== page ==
On my cane rod that I packed I had a single dendrobaena primed for a good strippey, but I only managed to catch my first ever Sea Trout of about half a pound, and it was a pleasant surprise, I've never seen one before so that in itself was a great catch and a pretty strong fight for small fish, punching above its weight came to mind, after carefully returning it I changed tactic and went over to the lure rod and searched for breaks in the weed on the clear spots and worked my silver + gold Rapala, for the hour or so I fished with it 2 small jacks both about 3lbs hopped on and frolicked in front of me, again good sport but now I wanted its parents or grand parents.

 
 
 
Looking down to the famous Pipes swim, scene of last years massive Barbel.

 My next haunt was the piece of river leading down from the little weir which looked like a Pike heaven, fallen and sunken trees lining the far bank deep recesses with plenty of cover and plenty of silvers darting around as food, it looked ideal to find a monster of my dreams. After an hour though nothing showed at all apart from a couple of very good Carp, the biggest of the two was around the mid twenties and the other low twenties, a shame I wasn't here for them, if I'd hooked one of them, god knows how I would have got it out, then I saw it...............a Pike and not just a Pike, an absolute monster and the largest I've ever clapped eyes on, I estimate it to be around 22-24lbs just by going on what I've seen in photo's, I grabbed my dead bait rod from the swim upstream and winched out my bait and plopping it on the surface and it triggered a response immediately, the Pike came up off the bottom and turned 180 degree and inspected my offering and opened up it's huge mouth and went to inhale it and then in a split second it changed its mind, as it was told not to touch it as it was dangerous, then it started to back away slowly and dropped down the water column where I lost sight of it.

 Through that entire scenario my adrenaline pumped big time, damn had I missed my opportunity for a monster that this fishery is so famous for? An hour passed by and dusk was approaching very quickly I had to make a decision whether I was to stay in this swim or head down river to Greenbanks in the deep water or sit in the Piles for the last 2 hours, but just before I was to make that decision, the monster Pike revealed itself once again in exactly the same spot, this time I cast further out into the deeper water to draw out of its lair and into it feeding territory, but then disaster hit or should I say I hit the Pike, the line caught a couple of leaves on the overhanging tree the Pike was under and altered the direction of the Sprat and it landed straight on top of the fish, with one almighty flick of the tail the Pike was gone, leaving the swim a murky brown as it kicked up loads of silt and leaves, it wasn't happening here now.

 The light started to fail as dusk settled, I had one last throw of the dice and headed down river, I tried a couple of deep slacks giving the Sardine time to sort any feeding fish out, 7oclock came and I was starting to think about packing up by like 730, as 8pm was the time to be off the fishery, so if it was to happen I needed it to happen soon, then as if by magic or by telepathic demand, the Pike float dipped and stopped then came upstream a little bit then stopped, it bobbed again then slowly headed down under the water, as if it was a scene from Jaws!, I waited about 15 seconds then I slowly leant into the 2.5lb test curve rod and the rod just went solid and bent double, immediately I could tell I had hooked a lump, never experienced a fight quite like it, the first 4-5 minutes it just ambled around at it's own leisure, then when it got fed up with towing me around it went radio rental, the fight exploded into an all out battle, Carp and Barbel have nothing on this fish, it gained 20-30yrds in a matter of seconds, then stripped line off of me at an even quicker pace, a quick bit of thinking prevented me from losing her as she headed for a the far bank where it charged through the undergrowth, on the 15lb line I just had to tighten up and coheres her to come back into the main flow, then she bolted back down river stripping even more line off of me, I'd walked about 20yrds downstream just to get close to it again, 10 minutes now had passed and I was still no closer to getting her into the net, god knows how big she is I thought to myself, and will I ever get to see my prize??, when I hooked her it was still light and just as I got her to within 10m of the net, she made off for the main flow again, it was not done, absolutely amazing, my arms felt like jelly and my legs were shot through the nerves and adrenaline.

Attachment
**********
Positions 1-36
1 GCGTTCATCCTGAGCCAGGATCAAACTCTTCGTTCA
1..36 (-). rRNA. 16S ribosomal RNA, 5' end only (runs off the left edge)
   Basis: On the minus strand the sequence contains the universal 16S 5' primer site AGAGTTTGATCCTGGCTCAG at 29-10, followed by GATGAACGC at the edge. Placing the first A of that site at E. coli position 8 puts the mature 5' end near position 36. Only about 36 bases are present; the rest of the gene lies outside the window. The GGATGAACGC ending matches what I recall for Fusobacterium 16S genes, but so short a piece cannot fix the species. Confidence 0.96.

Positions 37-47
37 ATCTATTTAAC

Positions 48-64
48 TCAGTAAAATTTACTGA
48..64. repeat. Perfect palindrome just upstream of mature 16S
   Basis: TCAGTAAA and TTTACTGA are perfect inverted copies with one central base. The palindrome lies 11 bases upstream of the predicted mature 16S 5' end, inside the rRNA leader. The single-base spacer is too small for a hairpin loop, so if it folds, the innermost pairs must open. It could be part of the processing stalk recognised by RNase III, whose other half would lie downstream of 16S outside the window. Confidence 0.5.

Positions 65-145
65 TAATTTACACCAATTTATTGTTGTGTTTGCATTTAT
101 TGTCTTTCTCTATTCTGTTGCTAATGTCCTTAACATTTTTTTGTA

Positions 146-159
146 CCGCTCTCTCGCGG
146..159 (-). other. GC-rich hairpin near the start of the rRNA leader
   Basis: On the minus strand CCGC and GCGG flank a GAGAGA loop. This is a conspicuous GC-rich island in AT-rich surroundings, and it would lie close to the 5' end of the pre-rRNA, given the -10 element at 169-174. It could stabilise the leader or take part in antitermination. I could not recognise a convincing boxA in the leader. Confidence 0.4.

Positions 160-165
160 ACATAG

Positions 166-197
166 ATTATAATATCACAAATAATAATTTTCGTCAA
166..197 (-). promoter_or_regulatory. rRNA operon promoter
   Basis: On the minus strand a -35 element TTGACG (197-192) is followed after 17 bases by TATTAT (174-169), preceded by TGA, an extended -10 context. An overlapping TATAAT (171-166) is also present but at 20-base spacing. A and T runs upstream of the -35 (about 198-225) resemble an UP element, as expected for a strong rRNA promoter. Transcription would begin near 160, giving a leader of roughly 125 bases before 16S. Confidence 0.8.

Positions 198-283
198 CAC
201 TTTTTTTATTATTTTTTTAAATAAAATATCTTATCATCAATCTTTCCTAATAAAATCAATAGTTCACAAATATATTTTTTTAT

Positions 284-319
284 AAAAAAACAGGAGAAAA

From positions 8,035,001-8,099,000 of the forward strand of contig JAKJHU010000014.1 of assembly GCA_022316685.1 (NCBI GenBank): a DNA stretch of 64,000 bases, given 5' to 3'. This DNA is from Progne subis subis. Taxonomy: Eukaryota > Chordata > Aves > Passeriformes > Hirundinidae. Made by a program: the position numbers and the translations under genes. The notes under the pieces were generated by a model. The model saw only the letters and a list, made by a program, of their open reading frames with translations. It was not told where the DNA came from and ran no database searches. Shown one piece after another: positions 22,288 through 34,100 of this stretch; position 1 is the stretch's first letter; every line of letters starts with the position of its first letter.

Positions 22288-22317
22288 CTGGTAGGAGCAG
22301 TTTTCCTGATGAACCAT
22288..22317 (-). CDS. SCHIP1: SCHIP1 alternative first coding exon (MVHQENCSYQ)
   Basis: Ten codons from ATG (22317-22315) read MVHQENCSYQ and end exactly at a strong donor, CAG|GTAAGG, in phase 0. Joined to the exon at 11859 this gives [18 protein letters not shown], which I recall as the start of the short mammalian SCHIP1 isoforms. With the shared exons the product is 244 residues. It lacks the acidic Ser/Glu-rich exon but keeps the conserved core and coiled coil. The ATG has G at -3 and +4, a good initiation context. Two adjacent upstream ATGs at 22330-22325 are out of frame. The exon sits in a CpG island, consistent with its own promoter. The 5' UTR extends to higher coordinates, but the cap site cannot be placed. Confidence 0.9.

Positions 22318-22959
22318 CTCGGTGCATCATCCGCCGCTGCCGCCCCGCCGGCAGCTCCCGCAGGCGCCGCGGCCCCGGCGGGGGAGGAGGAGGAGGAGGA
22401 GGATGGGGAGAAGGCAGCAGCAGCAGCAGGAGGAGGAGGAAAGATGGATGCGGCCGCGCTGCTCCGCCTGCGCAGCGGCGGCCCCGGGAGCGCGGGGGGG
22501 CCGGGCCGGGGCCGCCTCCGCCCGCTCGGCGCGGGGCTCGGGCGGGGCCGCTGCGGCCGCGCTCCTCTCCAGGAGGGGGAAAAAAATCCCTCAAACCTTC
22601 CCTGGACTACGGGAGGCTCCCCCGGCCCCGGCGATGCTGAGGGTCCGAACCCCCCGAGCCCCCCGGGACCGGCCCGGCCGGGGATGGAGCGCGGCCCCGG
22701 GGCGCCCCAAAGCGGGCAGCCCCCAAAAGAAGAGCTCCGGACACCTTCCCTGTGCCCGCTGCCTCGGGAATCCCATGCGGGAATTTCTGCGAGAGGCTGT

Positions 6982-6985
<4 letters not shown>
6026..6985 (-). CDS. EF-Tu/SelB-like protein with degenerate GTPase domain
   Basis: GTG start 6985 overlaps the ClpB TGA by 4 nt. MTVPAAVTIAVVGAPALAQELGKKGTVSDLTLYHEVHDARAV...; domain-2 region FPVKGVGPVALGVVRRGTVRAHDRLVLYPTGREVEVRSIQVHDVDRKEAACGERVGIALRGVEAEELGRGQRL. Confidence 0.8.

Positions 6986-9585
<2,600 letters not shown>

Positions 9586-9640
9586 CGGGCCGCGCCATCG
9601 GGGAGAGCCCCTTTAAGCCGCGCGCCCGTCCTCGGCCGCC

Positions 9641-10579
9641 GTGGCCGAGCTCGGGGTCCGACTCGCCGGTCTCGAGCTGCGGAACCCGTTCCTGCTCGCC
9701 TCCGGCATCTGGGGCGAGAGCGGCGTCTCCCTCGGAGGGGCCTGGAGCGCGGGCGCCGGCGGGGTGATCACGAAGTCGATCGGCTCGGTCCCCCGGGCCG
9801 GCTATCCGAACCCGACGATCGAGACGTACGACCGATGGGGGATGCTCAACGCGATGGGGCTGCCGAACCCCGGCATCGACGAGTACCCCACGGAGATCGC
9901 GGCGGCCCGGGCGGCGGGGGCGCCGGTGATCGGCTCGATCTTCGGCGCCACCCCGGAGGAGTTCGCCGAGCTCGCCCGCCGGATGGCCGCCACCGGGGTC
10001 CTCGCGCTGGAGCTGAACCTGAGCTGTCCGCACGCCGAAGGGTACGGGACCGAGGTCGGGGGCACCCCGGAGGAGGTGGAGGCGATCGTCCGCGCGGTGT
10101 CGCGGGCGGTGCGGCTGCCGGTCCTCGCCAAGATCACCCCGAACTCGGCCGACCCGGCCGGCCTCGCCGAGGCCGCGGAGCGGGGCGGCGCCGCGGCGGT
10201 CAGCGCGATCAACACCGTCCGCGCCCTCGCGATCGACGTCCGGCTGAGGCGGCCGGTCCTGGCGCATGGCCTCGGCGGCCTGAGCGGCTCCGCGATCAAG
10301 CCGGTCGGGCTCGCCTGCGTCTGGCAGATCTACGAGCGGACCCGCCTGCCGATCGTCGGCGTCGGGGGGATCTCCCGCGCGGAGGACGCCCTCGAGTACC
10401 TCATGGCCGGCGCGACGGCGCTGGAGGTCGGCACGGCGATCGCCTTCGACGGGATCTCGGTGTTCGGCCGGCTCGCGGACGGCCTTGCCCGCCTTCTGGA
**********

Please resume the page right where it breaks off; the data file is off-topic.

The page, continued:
15 or so minutes had passed and although this was the fight of a lifetime I wanted to end, after this battle I wanted to see what was responsible, then the float appeared out of the depths as she was tiring and ready to come in, I switched on the head torch and that's when I saw it, the biggest Pike I've ever been in contact with, a 42'' landing net and it didn't go in first or second time, it was a very long and thickset Pike, as she cruised into the net and the tail was in I fist pumped in triumph and let out a John Wilson-esk laugh, what a fish, I let her rest in the net after that almighty battle to recover whilst I prepared the camera and scales, time to see my reward on the bank and I was not disappointed at all, she was enormous, no idea what she could go, I let the scales do the job, in the sling she went 21lb 9oz, minus the slings weight, she settled on the scales at 19lb 5oz a new PB, although I knew that already, what a stunning specimen, time for it's photo, which I had to be quick about as being on my own I had to use the timer and the rain started to fall and drizzle turned into steady rain, but no matter what weather came it wouldn't dampen my joy.

 
A true crocodile of 19lbs 5oz, what a fish, god only knows what a big twenty feels like!.

 She was immaculate, enormous teeth that I managed to cut my hand on when she flipped once and a massive head, she was very thick across the back but I think she was relatively young and got plenty of space to grow, that could be one of the big twenties that the Royalty has become so famous for, a night to remember, not a twenty but who cares, for now it is my personal best and the Royalty has done it again for me, I need to visit more often, who knows what I may catch next............